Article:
Olympic gold medalist to be judge at horse show
The Hunter and Jumper divisions of the historic horse show began Tuesday for two weeks of Hunter and Jumper competition, with the Hunter Derby scheduled for Saturday, Aug. 3.
Smith, a resident of Memphis, and her late husband, Lee, raised and trained thoroughbred horses for polo, showing and pleasure riding on their Wildwood Farm in nearby Germantown, Tenn.
Smith's show jumping achievements are legendary, according to show organizers. From an early childhood riding on the farm, she went on to gain international fame as both a competitor and a trainer.
In 1978, she earned the American Grand Prix Association's Lady Rider of the Year, the overall Rider of the Year and her horse Val de Lore was named Horse of the Year. That accomplishment confirmed forever that women could perform on even terms with men, leading to the decision to discontinue the separate Lady Rider award, show officials said.
Smith became one of only two riders ever to earn the "Triple Crown of Show Jumping" by winning the American Invitational, the International Jumping Derby and the American Gold Cup.
She remains the only person to win all three events on the same horse.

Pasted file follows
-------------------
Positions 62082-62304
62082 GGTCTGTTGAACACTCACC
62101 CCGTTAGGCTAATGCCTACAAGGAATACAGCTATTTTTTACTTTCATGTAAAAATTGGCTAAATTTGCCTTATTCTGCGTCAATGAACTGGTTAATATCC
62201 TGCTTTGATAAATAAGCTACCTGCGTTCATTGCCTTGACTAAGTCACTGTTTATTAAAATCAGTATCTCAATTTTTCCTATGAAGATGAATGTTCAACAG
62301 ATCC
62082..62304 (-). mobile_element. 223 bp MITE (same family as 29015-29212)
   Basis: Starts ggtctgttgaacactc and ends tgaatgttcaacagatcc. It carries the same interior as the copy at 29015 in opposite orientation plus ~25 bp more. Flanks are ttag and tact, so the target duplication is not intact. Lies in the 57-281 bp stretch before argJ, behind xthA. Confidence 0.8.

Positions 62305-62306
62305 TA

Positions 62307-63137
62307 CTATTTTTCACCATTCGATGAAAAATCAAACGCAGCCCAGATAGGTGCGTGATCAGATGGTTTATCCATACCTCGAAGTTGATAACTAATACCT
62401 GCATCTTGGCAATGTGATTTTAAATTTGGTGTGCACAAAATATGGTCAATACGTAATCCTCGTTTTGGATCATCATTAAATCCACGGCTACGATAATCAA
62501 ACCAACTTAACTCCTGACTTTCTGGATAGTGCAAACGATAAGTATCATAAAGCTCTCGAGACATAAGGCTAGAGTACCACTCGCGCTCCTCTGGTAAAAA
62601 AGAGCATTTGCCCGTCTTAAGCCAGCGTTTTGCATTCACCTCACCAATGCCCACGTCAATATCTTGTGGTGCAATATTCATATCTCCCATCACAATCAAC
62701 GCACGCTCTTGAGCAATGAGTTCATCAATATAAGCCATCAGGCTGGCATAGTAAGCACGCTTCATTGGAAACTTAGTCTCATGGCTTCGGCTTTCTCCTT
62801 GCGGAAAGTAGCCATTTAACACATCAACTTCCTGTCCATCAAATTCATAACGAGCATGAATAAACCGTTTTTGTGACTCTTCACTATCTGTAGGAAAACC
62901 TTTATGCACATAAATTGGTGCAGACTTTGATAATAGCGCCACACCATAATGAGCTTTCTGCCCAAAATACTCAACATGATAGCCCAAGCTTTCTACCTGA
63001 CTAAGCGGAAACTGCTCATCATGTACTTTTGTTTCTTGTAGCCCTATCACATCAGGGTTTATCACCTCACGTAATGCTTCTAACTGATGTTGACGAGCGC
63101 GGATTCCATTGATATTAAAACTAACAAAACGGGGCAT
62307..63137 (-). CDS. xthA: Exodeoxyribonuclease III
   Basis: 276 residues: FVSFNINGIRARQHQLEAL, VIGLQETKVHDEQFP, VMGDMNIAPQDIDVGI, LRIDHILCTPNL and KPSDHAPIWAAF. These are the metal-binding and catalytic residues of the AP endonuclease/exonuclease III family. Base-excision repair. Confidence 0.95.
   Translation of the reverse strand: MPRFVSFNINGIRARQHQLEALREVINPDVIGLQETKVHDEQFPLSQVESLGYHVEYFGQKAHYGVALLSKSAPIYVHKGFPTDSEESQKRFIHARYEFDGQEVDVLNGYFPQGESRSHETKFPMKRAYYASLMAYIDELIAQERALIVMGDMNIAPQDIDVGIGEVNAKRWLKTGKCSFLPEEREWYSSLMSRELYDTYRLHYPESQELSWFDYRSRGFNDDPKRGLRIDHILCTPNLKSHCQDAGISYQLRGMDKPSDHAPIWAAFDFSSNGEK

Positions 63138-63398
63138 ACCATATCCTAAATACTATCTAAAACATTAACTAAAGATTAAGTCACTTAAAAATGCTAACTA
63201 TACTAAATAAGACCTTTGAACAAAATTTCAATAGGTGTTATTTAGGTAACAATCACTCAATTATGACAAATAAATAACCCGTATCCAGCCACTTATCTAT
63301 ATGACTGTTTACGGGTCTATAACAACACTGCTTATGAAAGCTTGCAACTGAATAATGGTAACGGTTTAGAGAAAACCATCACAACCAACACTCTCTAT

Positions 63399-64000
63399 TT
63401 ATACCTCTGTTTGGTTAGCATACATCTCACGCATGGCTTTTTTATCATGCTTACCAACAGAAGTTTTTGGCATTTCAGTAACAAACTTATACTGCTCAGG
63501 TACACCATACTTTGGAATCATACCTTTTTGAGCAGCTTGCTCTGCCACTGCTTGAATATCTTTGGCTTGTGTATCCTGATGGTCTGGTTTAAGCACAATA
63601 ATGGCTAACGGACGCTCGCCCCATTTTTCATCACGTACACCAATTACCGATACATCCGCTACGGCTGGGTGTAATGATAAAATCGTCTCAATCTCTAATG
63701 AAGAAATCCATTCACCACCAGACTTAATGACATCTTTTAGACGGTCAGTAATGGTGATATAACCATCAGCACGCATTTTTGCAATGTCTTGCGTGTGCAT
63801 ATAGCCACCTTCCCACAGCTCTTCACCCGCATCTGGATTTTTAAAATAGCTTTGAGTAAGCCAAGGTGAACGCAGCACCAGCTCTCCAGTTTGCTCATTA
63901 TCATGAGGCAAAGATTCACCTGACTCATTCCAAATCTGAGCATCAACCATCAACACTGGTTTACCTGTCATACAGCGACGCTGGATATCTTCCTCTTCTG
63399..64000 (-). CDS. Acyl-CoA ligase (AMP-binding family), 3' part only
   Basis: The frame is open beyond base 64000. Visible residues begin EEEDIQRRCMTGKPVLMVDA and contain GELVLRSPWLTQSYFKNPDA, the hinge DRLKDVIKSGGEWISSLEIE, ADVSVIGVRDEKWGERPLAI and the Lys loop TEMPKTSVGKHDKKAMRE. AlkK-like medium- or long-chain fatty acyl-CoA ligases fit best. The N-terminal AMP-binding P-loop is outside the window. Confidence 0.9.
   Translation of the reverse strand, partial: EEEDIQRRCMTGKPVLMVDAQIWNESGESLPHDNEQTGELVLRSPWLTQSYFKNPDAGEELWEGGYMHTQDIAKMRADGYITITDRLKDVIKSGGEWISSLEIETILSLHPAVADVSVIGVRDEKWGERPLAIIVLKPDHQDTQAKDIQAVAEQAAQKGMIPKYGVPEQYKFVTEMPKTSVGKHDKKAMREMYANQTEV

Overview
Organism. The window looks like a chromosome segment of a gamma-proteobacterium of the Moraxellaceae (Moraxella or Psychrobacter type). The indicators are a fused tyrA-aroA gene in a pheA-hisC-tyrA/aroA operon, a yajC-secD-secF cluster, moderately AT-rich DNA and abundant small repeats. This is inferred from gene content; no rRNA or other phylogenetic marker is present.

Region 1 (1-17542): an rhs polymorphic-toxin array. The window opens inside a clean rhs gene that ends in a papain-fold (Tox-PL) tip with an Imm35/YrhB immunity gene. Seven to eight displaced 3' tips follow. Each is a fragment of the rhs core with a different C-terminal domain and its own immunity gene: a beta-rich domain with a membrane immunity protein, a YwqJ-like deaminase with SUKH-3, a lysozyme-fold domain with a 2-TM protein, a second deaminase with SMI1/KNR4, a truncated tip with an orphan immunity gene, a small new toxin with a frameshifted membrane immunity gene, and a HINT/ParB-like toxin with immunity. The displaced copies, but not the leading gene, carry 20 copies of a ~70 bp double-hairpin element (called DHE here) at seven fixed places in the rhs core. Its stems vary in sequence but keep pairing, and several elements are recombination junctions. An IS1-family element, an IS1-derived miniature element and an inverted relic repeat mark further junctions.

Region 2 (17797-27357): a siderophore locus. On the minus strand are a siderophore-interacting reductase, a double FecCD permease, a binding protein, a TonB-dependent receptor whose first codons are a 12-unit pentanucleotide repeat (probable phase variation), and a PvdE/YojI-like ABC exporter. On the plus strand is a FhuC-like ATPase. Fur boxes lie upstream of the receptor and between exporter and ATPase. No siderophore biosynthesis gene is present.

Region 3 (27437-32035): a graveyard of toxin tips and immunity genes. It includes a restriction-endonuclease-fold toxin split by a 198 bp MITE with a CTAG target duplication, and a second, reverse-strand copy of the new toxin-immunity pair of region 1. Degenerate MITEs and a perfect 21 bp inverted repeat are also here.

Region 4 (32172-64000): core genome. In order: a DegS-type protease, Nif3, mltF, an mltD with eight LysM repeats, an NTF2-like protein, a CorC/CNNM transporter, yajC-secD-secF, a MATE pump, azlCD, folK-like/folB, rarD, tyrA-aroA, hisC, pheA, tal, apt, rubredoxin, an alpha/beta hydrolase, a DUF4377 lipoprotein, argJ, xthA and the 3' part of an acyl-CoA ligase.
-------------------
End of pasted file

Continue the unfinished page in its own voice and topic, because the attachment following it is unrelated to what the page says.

Smith was a member of the U.S. Equestrian Team's Gold Medal squad at the 1979 Pan American Games in Puerto Rico.
In 1982, she won the World Cup Final and was awarded Sportswoman of the Year by the United States Olympic Committee. Also in 1982, she was inducted into the Tennessee Sports Hall of Fame."A crowning achievement for any rider, Melanie rode her beloved Calypso to a team Show Jumping Gold at the Los Angeles Olympics and was a finalist for the Sullivan Award, given to the nation's top amateur athlete," officials said.
Smith retired from competitive riding in 1987, but continued to serve the horse world as a television commentator for events, including the Olympic Games and World championships. She also continues her passion for training and teaching young riders.
"Having Melanie in Blowing Rock to judge our most prestigious hunter class is a distinct honor. She is so widely respected as a 'rider's rider' and as a completely fair and impartial judge, that this year's winner will carry an added sense of accomplishment. We were very fortunate that she could add Blowing Rock to her busy judging and teaching schedule," Burr Collier, chairman of Blowing Rock Charity Horse Show Foundation, said.
On judging in Blowing Rock, Smith said, "It is exciting for me to judge this particular class at this particular horse show. The competition here is the best of the best and everyone who rides hunters knows a ribbon at Blowing Rock is a treasured accomplishment. I am truly thrilled to be a part of this historic and challenging event."
The Hunter Derby at the Blowing Rock Equestrian Preserve is the signature event of show hunter competitions.
The top 12 horses will split a purse of $10,000, with $4,500 going to the winner.Grandstand seating is $5 a day.
For more information, visit http://www.blowingrockhorses.com.